Legislative Council: Wednesday, March 22, 2023


PIRSA, Biosecurity

The Hon. R.P. WORTLEY (15:18): My question is to the Minister for Primary Industries and Regional Development. Will the minister update the chamber about the importance of the recent additions to the biosecurity division at PIRSA?

The Hon. C.M. SCRIVEN (Minister for Primary Industries and Regional Development, Minister for Forest Industries) (15:19): I thank the honourable member for his question and his ongoing interest in this very important issue of biosecurity. Certainly on this side of the chamber, and hopefully across the entire chamber, we understand the importance of biosecurity and the need to deal with constant threats that are emerging of emergency animal diseases. I'm therefore delighted to update the council on the recent additions to the biosecurity division of PIRSA, increasing the technical expertise of the department to assist with managing the ongoing risk of emergency animal diseases.

PIRSA has just completed the recruitment of four new veterinarians, with more veterinarians and animal health officers currently being recruited to assist with the ongoing risk of emergency animal diseases. The first four new vets have joined the epidemiology and risk team and will work on preparedness activities relating to emerging animal diseases, along with supporting the development of overall epidemiological capacity and collaborating with industry and SA Health for the ongoing management of Japanese encephalitis.

I am advised that these new veterinarians are based in Adelaide, with the next stage of recruitment from the EAD funding to include two veterinarians and two animal health officers in our regions, where of course it is most likely that we would see an emergency animal disease outbreak occur.

As members would be aware, the large influx of additional biosecurity staff will be a result of the additional resourcing that I announced last year when I was joined by Livestock SA and the South Australian Dairyfarmers' Association. The additional $6.8 million over four years will ensure that South Australia is well prepared to combat the increased risk of emergency animal diseases, such as foot-and-mouth disease, African swine fever and lumpy skin disease.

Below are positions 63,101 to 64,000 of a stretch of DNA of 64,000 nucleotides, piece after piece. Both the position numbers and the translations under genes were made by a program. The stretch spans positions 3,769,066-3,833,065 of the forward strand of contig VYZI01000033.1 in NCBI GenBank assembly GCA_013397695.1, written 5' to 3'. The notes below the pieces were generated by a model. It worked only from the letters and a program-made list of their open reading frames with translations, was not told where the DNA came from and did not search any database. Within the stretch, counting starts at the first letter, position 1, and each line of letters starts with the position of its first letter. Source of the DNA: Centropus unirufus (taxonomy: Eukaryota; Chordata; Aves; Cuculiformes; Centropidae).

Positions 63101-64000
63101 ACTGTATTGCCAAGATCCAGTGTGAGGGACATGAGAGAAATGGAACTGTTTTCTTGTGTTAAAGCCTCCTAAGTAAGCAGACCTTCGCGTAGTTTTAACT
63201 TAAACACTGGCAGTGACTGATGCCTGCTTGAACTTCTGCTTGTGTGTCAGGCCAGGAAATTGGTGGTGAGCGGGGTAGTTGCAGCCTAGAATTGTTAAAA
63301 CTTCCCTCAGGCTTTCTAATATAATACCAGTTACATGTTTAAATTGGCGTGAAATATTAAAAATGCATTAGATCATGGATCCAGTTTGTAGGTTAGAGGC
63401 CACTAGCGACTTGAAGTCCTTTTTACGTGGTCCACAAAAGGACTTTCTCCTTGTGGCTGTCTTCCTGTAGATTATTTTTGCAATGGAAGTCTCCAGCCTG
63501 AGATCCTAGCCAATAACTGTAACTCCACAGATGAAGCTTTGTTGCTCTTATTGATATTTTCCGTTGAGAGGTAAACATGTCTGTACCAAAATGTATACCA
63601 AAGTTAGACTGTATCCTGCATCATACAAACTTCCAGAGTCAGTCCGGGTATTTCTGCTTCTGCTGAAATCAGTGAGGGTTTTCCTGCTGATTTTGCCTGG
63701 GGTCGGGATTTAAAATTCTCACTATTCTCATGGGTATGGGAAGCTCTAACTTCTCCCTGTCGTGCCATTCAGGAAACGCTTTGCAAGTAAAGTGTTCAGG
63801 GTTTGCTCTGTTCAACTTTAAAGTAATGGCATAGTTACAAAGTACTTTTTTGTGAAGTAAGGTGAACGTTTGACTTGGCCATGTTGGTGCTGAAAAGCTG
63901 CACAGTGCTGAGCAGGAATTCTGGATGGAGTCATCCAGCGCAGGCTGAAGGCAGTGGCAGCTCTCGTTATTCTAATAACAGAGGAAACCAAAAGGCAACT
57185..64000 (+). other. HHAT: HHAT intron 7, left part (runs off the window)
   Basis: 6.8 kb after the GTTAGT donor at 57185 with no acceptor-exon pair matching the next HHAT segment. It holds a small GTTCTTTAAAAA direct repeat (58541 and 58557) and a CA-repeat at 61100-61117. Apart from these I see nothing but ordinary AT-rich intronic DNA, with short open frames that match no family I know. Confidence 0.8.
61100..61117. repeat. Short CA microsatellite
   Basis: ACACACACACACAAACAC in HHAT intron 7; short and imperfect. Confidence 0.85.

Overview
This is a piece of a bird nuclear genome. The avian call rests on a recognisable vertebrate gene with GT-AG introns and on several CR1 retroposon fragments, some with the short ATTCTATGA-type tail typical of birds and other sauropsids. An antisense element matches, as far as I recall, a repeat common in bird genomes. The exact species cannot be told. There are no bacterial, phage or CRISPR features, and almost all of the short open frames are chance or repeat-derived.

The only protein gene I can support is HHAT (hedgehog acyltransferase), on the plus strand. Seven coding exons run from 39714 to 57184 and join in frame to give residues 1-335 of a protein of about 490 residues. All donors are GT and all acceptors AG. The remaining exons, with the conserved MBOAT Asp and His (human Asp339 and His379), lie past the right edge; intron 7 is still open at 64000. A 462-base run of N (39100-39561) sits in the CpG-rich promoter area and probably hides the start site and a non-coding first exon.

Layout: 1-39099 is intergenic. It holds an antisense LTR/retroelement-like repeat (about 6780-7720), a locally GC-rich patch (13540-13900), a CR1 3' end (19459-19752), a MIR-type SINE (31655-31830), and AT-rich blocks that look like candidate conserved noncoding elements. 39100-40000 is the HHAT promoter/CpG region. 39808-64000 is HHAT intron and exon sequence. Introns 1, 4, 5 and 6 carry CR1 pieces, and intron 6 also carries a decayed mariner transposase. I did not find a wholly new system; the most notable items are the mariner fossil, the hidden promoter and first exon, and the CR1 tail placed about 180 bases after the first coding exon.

This additional funding to protect our state against emergency animal diseases does not just cover of course the cost of new veterinarians but also the purchase of mobile laboratory facilities for rural areas; training in response activities, such as disposal and decontamination; purchase of emergency response units, including equipment for quarantine, sampling and decontamination; and additional animal health staff for operational and laboratory preparedness.

This significant investment in preparedness and response capacity is crucial to protecting our primary producer industry, which contributes billions of dollars to the state's economy every year. We know that an EAD outbreak would take years to recover from and the impact on both trade markets and our regional communities would be significant. This government has responded to the increased threat of an emergency animal disease outbreak and acted accordingly. I look forward to continuing to update this place about the government's continued commitment to biosecurity.